14A Community Leader, January 19, 2012 011912 For more info about me & my listings, scan this QR code or visit my website at www.MaryKSells.com.Century 21 Hall of Fame Member & Centurion Producer The Mary K Team Mary Kottich, Realtor727-398-7771 x1011727-510-5251MKottich@aol.com Experienced Knowledgeable Hard Working Dependable Detail Oriented 8668 Park Blvd. Ste G Seminole, FL 33777 www.MaryKSells.com The Links3BR/2BA/1CG On Golf Course Furnished Pets & Leasing OK, Pool $145,000 Tara Cay Townhome3BR/4BA/1CG 2,437 Sq. Ft. Model Perfect Brand New 3.5 ton A/C Pets & Leasing OK, Pool $179,900 House in Seminole2BR/1BA/2CG, 1,154 Sq. Ft. Remodeled Kitchen Fenced backyard Seminole Schools $105,000 House in Seminole2BR/1BA w/840 Sq. Ft. Remodeled Kitchen Screened Patio Fenced Backyard $64,900 The Bayou Club5BR/4BA/3CG w/4,809 Sq. Ft. Custom Estate Home Gated Community Pool with Lake view $849,500 House in Clearwater2BR/1BA/1CP w/1,101 Sq. Ft. Lake Front w/Fenced Yard Well Maintained Inside Utility & Workshop $99,000 REDUCED REDUCED Spacious Customized 4 BDRM Home in Collins Estates Over 2550 SF with a Huge lot, 2 Car Garage plus 4 Car Detached RV Garage Everything Upgraded Pool, Spa and Huge Fenced Yard $539,000. RICHRIPPETOEColdwell Banker Sun Vista Realty, Inc.727-902-1437www.BeachRealEstatePro.com RESIDENTIAL REAL ESTATE, INC. 011912 Professional Ofce with High Visibility on Seminole Blvd Four Unit Professional Building, Apprx 1300 SF with 4 Ofces, 3 Baths, Reception area & Corner Unit Priced to Sell at $109,900 (also For Rent). 122911 011912 352E 150th Ave.Madeira Beach, FL 33708392-1090sandygareau@insurer.com 011912 28 Years ExperienceHome Condo Flood Auto Motorcycle Boat Umbrella Commercial Liability Rental Property InsuranceInsurance Agency Inc.Sandy Gareau FREE Insurance Quote 010512 Whats Sellingin Pinellas County Beautiful home located in desirable Holiday Park. 3 bedroom plus office with over 2,300 Sq. Ft. Gorgeous kitchen with granite and stainless steel. Large screened lanai w/salt pool and waterfall.Sandy HartmannRealty Executives Adamo Sandy Hartmann & Associates St. Petersburg 3BR/2BA/2CGAR $236,500 SOLD Clean and well maintained home. Split plan with living/dining combo plus Florida Room. Master suite is spacious offering walk-in closet and remodeled bath. Inside utility, fenced yard and security system. A/C new in 2004. Quiet neighborhood near Pinellas Trail and Walsingham Park. No Flood Insurance. Mary K KottichCentury 21 Top Sales Seminole 3BR/2BA $124,101 SOLD Scott Fellers727-235-2843www.scottfellers.comEmail scottfellers@msn.com CS Real Estate Services LLC 1512Real Estate BrokerFor All Your Real Estate Needs WEIGHT LOSS 011912 Phendimetrazine Available Call For Details! Our office dispenses 2 FDA Approved appetite suppressants. Now is the time for resolutionaries to come togetherI have a great new word that I think ought to be incorporated in the dictionary. It is especially appropriate at this time of year; that is, right around the New Year. The word is wait for it wait for it the word is resolutionary. (I know its not in the dictionary yet, because my spell checker underlines it in red every time I type it.) Heres my logic. If a revolutionary is a person who engages in revolutions, then a resolutionary is a person who engages in making resolutions. Further, if we apply the new word to our hobby of genealogy, we can all be genea-resolutionaries. And there is the point of this article: not only can we be, but we should be. Resolutionaries unite! It seems to be part of the human condition that we respond to lists. The simple act of entering a to-do item on a list seems to compel us to pay attention to it, and to want to check it off by accomplishing it. We can use this to our advantage, especially when it comes to some of those pesky tasks that require some special motivation to attend to. I have to admit that Im an incurable list maker, and for that reason New Years resolutions are rather second nature to me. In fact, I heartily endorse any opportunity (New Years being only one of them) to participate in the idea of fresh starts, turning over new leaves, learning new tricks as an old dog, and so forth. So even though New Years Eve has passed, it is not so far in the past that we still cant become genearesolutionaries. In an effort to help, I have compiled a short list that in the world of genealogy, will probably strike a chord with most. Here it is: 1. Read at least three how-to books in genealogy. I put this on the list because I found that as I get caught up in doing my genealogy, I lose sight of some of the basics. Reading a how-to book every once in a while centers me, introduces me to new ideas, and refines my basic research skills. 2. Organize, catalog, and store my collection of photographs. Like most everyone, I have a box of photographs that are badly in need of some TLC. I have to identify the photos, scan them into my computer, incorporate them into my genealogy computer program, and then take appropriate steps to preserve the originals. (You know, I could probably make some headway on resolution number 1 by reading a how-to book on analyzing and preserving old photographs!) 3. Attend a genealogy seminar. This goes on the list because it is so easy NOT to do, even though I know that I enjoy them and learn a lot when I attend one. In addition to learning new things, there is no better way to get your research batteries recharged than to associate for a day with an enthusiastic group of like-minded genealogists. So there you have my suggestions on a starter-list for all you genea-resolutionaries. You might consider adding to the list with some resolutions of your own, whether they are tied to New Years or to some other point in time of some significance to you. Now I want to leave you with a tip that can get you started in fine fashion on the list I proposed: without delay, register for the Pinellas Genealogy Society Annual Seminar being held on February 11, 2012. The guest speaker is Dr. Colleen Fitzpatrick, who has written a book titled The Dead Horse Investigation, which deals with the topic of analyzing and interpreting old photographs. Two of her four presentations during the day will be about that topic. So you can attend a seminar, buy a book on the topic of photo analysis (which Dr. Fitzpatrick will sign for you), and get some immediate pointers on analyzing, organizing, and preserving your old photos all at one place and time! She also will talk about techniques for effectively hunting through databases and for finding clues about ancestors who seemingly left but a very faint paper trail. In addition to Dr. Fitzpatricks presentations, three other presenters will talk on the topics of newspaper research, using funeral home, grave site, and cemetery records, and understanding the why and how of migration. A continental breakfast, lunch, and beverages throughout the day are included in the registration; and you can browse a huge book sale during the breaks. What better way to get a running start on all of those resolutions I listed than by attending this annual local event, which over the years has developed a reputation for excellence. You can get more information on the seminar schedule and download a registration form from the PGS website at www.rootsweb.ancestry .com/~flpgs.Peter Summers is an amateur genealogist who has been working on his family history since 1972. He is past president of the Pinellas Genealogy Society. Porch, which is for locals serving Crockpot style chili. First prize is $150. Street, which is the battle of restaurants and food trucks. First prize is $400. Call Jennifer at 517-6821 for rules and to sign up. Deadline to sign up is Friday, Jan. 20, 10 a.m.Rally to commemorate Roe vs. WadeST. PETERSBURG Pinellas NOW, a Pinellas County chapter of the National Organization for Women, will hold its annual Roe vs. Wade commemoration rally on Jan. 20, noon to 1 p.m., at the corner of Central Avenue and Third Street North in St. Petersburg, near the Lucky Dill deli. The group invites pro-choice people who want to protect a womans right to reproductive freedom to join the rally and bring signs. Planned Parenthood will participate in the rally. Roe vs. Wade was a U.S. Supreme Court case in which a Texas statute banning abortion was declared unconstitutional. For more information about the rally, email Pinellas NOWs president, Linda Darin, at ldarin@tampabay.rr.com, and secretary Jennifer Robinson at membership@flnow.org. For information and pictures from past years rallies, visit pinellasnow.weebly.com.Author to speak on U.S. Constitution PINELLAS PARK The South Pinellas 912 Patriots welcomes KrisAnne Hall to speak at a free event on Feb. 26, 2 p.m., at the Pinellas Park Public Library conference room, 7770 52nd St. Hall, a former prosecutor and constitutional attorney, is author of Not a Living Breathing Document: Reclaiming our Constitution. As a disabled veteran of the U.S. Army, a Russian linguist, a mother and a pastors wife, she travels the country speaking on the U.S. Constitution and the history of the countrys founding documents. Seating is limited. Hall was first scheduled to speak in September, but had to cancel. For more information or to join the South Pinellas 912 Patriots, a Tea Party group, visit www912Pinellas.org.Foster parents neededThere are more than 3,500 dependent children in Pinellas and Pasco counties due to child abuse, neglect or abandonment. For more information on becoming a foster parent, please call the Eckerd Recruitment Line toll-free at 1-866-233-0790. The Florida Botanical Gardens Holiday Lights celebration wrapped up its season with a New Years Eve parade of 99 dogs, from well-dressed Chihuahuas to Newfoundlands. The contestants were judged in six categories: prettiest pooch, handsomest hound, best costume, fetch and drop, sit and stay and best trick. Shown is Randall Durham of Largo and Shiloh Shepherd Jazmine, winners in the sit and stay category. Looking on is Dog Parade Coordinator Barbara Gross. The dog parade registration raised $700 for garden.Pooches on paradeTrain show set for Jan. 28LARGO The Train Collectors Association, Southern Division, is having its annual Tampa Bay area train show on Saturday, Jan. 28, 11 a.m. to 4 p.m., at Minnreg Hall, 6340 126th Ave. The event is open to the public. The Train Collectors Association is a nonprofit charitable and educational corporation. Part of its mission is to promote the enjoyment of collecting and operating toy and model trains. A portion of the profits of our Southern Division go to supporting worthwhile causes, for example, building and maintaining an operating train layout at the Ronald McDonald house in Orlando. The cost is $5 for adults; children under 12 are admitted free. The Minnreg building is located just off U.S. 19 in Clearwater/Largo. The building is just east of 66th Street on 126th Avenue. Knights hold Roaring Twenties NightLARGO The Knights of Columbus celebrates its second annual Roaring Twenties Night Saturday, Feb. 18, 6 to 11 p.m., at St. Patricks Catholic Church, 2121 16th Ave. SW. Cocktails will be served at 6 p.m.; dinner at 7. Each dinner includes a salad, garlic bread and sausage. The music of the 1920s will be provided. For tickets, call Ron Klemm at 804-4804 or John Scozzafva at 4223753.Chili cookoff plannedLARGO The citys first top chef chili cookoff will be held Saturday, Jan. 21, 7 to 11 p.m. on First Avenue Southwest. Food trucks, restaurants and local chefs are welcome to sign up, said Jennifer Lantry, the owner of OShys Irish Tap House. The event will feature two divisions: Genealogy exposedPeter Summers Here and there Here and there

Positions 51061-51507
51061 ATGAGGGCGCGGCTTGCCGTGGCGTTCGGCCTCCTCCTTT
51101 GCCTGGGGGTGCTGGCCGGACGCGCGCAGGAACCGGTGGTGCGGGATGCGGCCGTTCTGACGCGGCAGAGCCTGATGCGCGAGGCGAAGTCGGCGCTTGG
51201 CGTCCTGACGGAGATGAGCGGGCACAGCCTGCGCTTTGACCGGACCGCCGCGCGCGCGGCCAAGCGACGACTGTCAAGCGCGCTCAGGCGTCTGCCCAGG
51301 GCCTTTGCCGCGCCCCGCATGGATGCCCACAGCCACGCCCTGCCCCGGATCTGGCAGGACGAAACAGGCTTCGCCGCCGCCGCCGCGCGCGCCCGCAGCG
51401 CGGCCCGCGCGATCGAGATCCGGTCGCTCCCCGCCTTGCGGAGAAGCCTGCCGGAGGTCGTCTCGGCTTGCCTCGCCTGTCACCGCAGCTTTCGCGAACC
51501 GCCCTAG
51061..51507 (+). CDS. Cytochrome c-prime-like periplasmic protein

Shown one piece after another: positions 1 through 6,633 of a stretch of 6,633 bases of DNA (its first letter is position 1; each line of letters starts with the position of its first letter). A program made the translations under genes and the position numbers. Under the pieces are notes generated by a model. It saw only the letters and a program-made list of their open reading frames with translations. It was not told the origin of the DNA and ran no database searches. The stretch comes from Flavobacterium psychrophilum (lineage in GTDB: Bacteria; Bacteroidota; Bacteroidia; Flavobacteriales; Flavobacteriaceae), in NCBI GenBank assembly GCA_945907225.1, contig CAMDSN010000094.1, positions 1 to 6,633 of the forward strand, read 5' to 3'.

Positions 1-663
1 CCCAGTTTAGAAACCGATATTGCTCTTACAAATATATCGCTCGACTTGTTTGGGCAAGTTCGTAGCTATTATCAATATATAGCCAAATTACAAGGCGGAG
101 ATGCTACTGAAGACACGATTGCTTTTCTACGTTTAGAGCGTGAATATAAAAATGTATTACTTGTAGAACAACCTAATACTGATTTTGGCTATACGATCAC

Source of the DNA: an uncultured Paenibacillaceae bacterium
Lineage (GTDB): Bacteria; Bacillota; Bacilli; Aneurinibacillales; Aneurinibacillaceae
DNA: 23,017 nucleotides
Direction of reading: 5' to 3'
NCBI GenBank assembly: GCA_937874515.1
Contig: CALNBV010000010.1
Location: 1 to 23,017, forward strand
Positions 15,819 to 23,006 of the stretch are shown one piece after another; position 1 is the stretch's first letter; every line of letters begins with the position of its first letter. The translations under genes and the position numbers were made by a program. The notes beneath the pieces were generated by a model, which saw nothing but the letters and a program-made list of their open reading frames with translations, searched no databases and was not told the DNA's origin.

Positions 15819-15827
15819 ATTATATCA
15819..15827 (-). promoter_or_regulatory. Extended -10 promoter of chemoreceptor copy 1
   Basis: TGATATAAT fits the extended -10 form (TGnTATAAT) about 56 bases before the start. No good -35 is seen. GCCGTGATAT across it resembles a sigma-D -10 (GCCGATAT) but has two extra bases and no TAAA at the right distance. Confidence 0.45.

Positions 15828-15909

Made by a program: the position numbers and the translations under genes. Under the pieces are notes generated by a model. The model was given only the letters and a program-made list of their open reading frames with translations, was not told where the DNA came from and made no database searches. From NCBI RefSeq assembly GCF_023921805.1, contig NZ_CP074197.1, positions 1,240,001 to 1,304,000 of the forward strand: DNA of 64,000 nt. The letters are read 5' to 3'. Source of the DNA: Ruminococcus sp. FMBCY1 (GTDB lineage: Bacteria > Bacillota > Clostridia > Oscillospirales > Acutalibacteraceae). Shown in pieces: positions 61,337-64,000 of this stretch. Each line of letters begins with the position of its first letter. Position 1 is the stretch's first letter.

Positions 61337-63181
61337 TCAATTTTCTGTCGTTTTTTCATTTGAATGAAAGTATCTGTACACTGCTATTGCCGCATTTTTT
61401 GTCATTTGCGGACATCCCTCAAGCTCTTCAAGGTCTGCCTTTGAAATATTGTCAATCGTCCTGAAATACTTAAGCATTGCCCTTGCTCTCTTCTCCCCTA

Church briefsCommunity 15A Leader, January 19, 2012 Get The NewsALL FORFREE!Sign Up Today! www.TBNweekly.com e-E d itions80510 Obituaries Barbara Ann STOCK97, passed away January 11, 2012. She was born June 25, 1914. She is survived by her brother, John Steir of Illinois; her daughter, Roberta Ann Brooker of Seminole, Fla., and son, Ronald (Judy) Stock of Wisconsin; 5 grandchildren; 7 great-grandchildren; 2 great-great grandchildren; 2 step-grandchildren and 4 step-great-grandchildren. A memorial service will be held at Christ The King Lutheran Church on Saturday, January 21, 2012 at 11:00 a.m.; 11220 Oakhurst Road, Largo, Fla. In lieu of flowers, please make donations to Suncoast Hospice, 5771 Roosevelt Boulevard, Clearwater, FL 33760 or Christ The King Lutheran Church. ObituariesRecognizing that some readers wish to share the life and loss of a loved one with the community, Tampa Bay Newspapers publishes paid obituaries in our weekly papers. The deadline for submitting obituary information is 9 a.m. on Monday, for that weeks papers. Obituaries will publish in all six of our papers. Obituary information should include: full name, age, city and date of death. You may also choose to include the names of living and/or predeceased relatives, work history, clubs and/or activities that they participated in. If you wish to include the name of the funeral home handling arrangements keep in mind that we are a weekly publication and the paper may publish after the services have taken place. For further information, including cost, please call Tampa Bay Newspapers at 727-397-5563, or you can submit your information through our Web site, www.TBNweekly.com, or by e-mail at: obits@TBNweekly.com.80510 Church And Temple DirectoryL122911 St. Catherine of Siena Catholic Church 1955 S. Belcher Road ClearwaterParish Administration Ofce 727-531-7721 www.SCOSParish.orgDAILY MASS: Monday Friday 7:00am Monday & Wednesday 11:00 am Saturday 8:00 am CONFESSION SCHEDULE: Monday & Wednesday 10:30 am 10:50 am Saturday 3:00 pm 3:50 pm WEEKEND MASS: Saturday Vigil 4:00 pm Sunday 7:00 am & 9:00 am(Family Mass)11:00 am(Traditional Choir) 6:00 pm(Contemporary Choir)80510 Tell the Public About Your ServicesCall397-5563 120811 8771 Park Blvd. SeminoleCorner of Park Blvd. & Starkey Rd. next to Save-a-LotHeirs of Promise ChurchPastor Jim & April Licensed & Ordained Through Rhema Bible A Non Denominational / Spirit Filled Church397-0806 www.heirsofpromise.com Bible Foundations Class Nursery Contemporary Worship PrayerSunday Service................................................10:30 AM Childrens Church...........................................10:30 AM Thursday Midweek Service...............................7:00 PM121511 (866) 224-9233Tampa Bay Newspapers091511 91511 010512Celebrating 30 Years of Professional Danielle Douglass and Stephen Hoffman, both of St. Petersburg, will be married on Friday, Oct. 12, 2012, at Cross Creek Ranch, Dover.Douglass-Hoffmanpresented Saturday, Feb. 4, at the Conmy Center on the Our Lady Of Lourdes campus, 750 San Salvador Drive. Doors will open at 6 p.m. The concert will begin at 7:30 p.m. The show will feature an eight-piece band of professional musicians presenting the timeless classics of Karen and Richard Carpenter, the No. 1 selling musical act of the 1970s. The event will include hors doeuvres before the performance and coffee and dessert at intermission. Tickets are $25. Proceeds will benefit the Sisters of St. Clare. Call 593-8195 or email sstclare@aol.com.Tyler Lowe ST. PETERSBURG Air Force Airman Tyler Lowe recently graduated from basic military training at Lackland Air Force Base, San Antonio, Texas. Lowe earned distinction as an honor graduate. He is the son of Brenda and Charlie Lowe of St. Petersburg. He is a 2011 graduate of Dixie Hollins High School.Jacob Fort DUNEDIN Air Force Airman Jacob Fort recently graduated from basic military training at Lackland Air Force Base, San Antonio, Texas. Fort is a 2010 graduate of Dunedin High School.Dustin Mendez LARGO Air Force Airman Dustin Mendez recently graduated from basic military training at Lackland Air Force Base, San Antonio, Texas. Mendez is the son of Frank and Susan Mendez of Largo. He is a 2010 graduate of Osceola Fundamental High School.Clayton Gledhill LARGO Air Force Reserve Airman Clayton Gledhill recently graduated from basic military training at Lackland Air Force Base, San Antonio, Texas. Gledhill is the son of Marvin and Cynthia Gledhill of Largo. He is a 2001 graduate of Osceola High School.Robert Lee PINELLAS PARK Air Force Airman Robert Lee recently graduated from basic military training at Lackland Air Force Base, San Antonio, Texas. Lee is the son of Angelika Lee of Pinellas Park. He is a 2009 graduate of Dixie Hollins High School.Jalesa Wyatt DUNEDIN Air Force Reserve Airman Jalesa Wyatt recently graduated from basic military training at Lackland Air Force Base, San Antonio, Texas. Wyatt is the daughter of Willie Wyatt of Chatham, La. She is a 2010 graduate of Dunedin High School.Ryan Short PALM HARBOR Army Spec. Ryan Short recently graduated from basic combat training at Fort Jackson, Columbia, S.C. Short is the son of Joan Short and Michael Short, both of Palm Harbor. He is a 2007 graduate of Palm Harbor University High School. He earned a bachelors degree in 2010 from Florida State University.Northside Baptist ChurchST. PETERSBURG The Kingdom Heirs will perform Monday, Feb. 27, 7 p.m., in the sanctuary at Northside Baptist Church, 6000 38th Ave. N. The Kingdom Heirs is one of Southern gospel musics top male quartets. This award-winning group spends nine months out of the year performing before thousands of people at Dollywood and has been the resident gospel group there for the past 27 years. Doors will open at 6 p.m. A love offering will be taken. There will be a dinner prior to the concert, but tickets are required. A dinner ticket includes a reserved seat for the concert. For information, call 381-3642.Chabad Jewish Center of Greater St. Petersburg ST. PETERSBURG The Chabad Jewish Center of Greater St. Petersburg will host its third annual gala, In Perfect Harmony, on Sunday, Feb. 26, 7 p.m., at the Nova 535 Art Lounge, 535 Dr. Martin Luther King Jr. St. N. In addition to live and silent auctions and a lavish buffet, entertainment will be provided by internationally acclaimed Israeli musician, Yoel Sharabi. Sharabi, a sabra who grew up in Tel Aviv and currently resides in Queens, New York, plays drums, piano, guitar and the recorder. However, it is his dynamic tenor voice and warm personality that have dazzled audiences in Australia, South Africa, Brazil, Argentina, Switzerland Russia and the United States. Closer to home, Sharabai has performed at the Garden State Arts Center in New Jersey, Place Des Arts in Montreal and New York Citys Carnegie Hall. He often involves the audience in his performances, which include songs ranging from Israeli folk tunes to Yiddish and Middle Eastern songs to Broadway musicals. Tickets for the gala are $65 a person and sponsorship opportunities range from $750 to $18,000. For information on becoming a sponsor, donating auction items or the event in general, call Rabbi Alter Korf at 344-4900 or visit www.chabadSP.com.Pasadena Presbyterian ChurchST. PETERSBURG A Trash and Treasures Sale will take place Saturday, Jan. 21, 9 a.m. to 2 p.m., in the Fellowship Hall at Pasadena Presbyterian Church, 100 Pasadena Ave. N. Attendees should use the entrance on Pinellas Way. Signs will be posted. A light lunch including hot dog, chips and soda will be available for $3 between 11 a.m. and 2 p.m. Call 345-0148.Temple Beth-ElST. PETERSBURG The 39th annual Art Festival Beth-El will run Saturday through Monday, Jan. 28-30 at Temple Beth-El, 400 Pasadena Ave. S. The annual fine art exhibition and sale started in 1973 with only 20 artists. Art Festival Beth-El now showcases more than 150 national and international award-winning artists. This highly acclaimed fine art exhibit and sale is well known as one of the premier shows in the Southeastern United States. Space has grown from one gallery to six galleries throughout the facility featuring original paintings, wood, sculpture, ceramics, glass, photography and jewelry. This years judge, Matthew McLendon, will be awarding more than $7,000 in prize money to the outstanding artists in the show. The festival also offers a large selection of signed, framed, limited edition prints from Syd Entel Galleries of Safety Harbor. A large outdoor sculpture garden will feature a variety of fun and unusual pieces for gardens, offices or large buildings. The boutique gallery will offer fine art and craft at moderate prices. An elegant preview cocktail reception will be presented Saturday, Jan. 28, 7 to 10 p.m. Admission is $25, which can be purchased at the door. Art Festival Beth-El is free and open to the public on Sunday, Jan. 29, 11 a.m. to 5 p.m., with light lunches and snacks available to purchase. The Avenue of the Shops, a one-day sale of fun art, jewelry and crafts, will be free and open to the public Monday, Jan. 20, 10 a.m. to 5 p.m. Call 347-6136.Calvary Episcopal ChurchINDIAN ROCKS BEACH Amy Hartsough and Nichole Annis will present a program of opera arias and duets featuring music by Barber, Faur, Offenbach, Satie, Strauss and Sondheim on Sunday, Jan. 22, 4 p.m., at Calvary Episcopal Church, 1615 First St. Hartsough and Annis are two emerging artists on the national scene. Hartsough was recently voted the 2012 Opera Idol of St. Petersburg. A free-will offering will be taken in support of the student choral section leader program at Calvary. A light reception will follow the concert. Call 595-2374 or visit www.calvaryirb.org.Our Lady Of LourdesDUNEDIN A Carpenters tribute show will be Military news Military news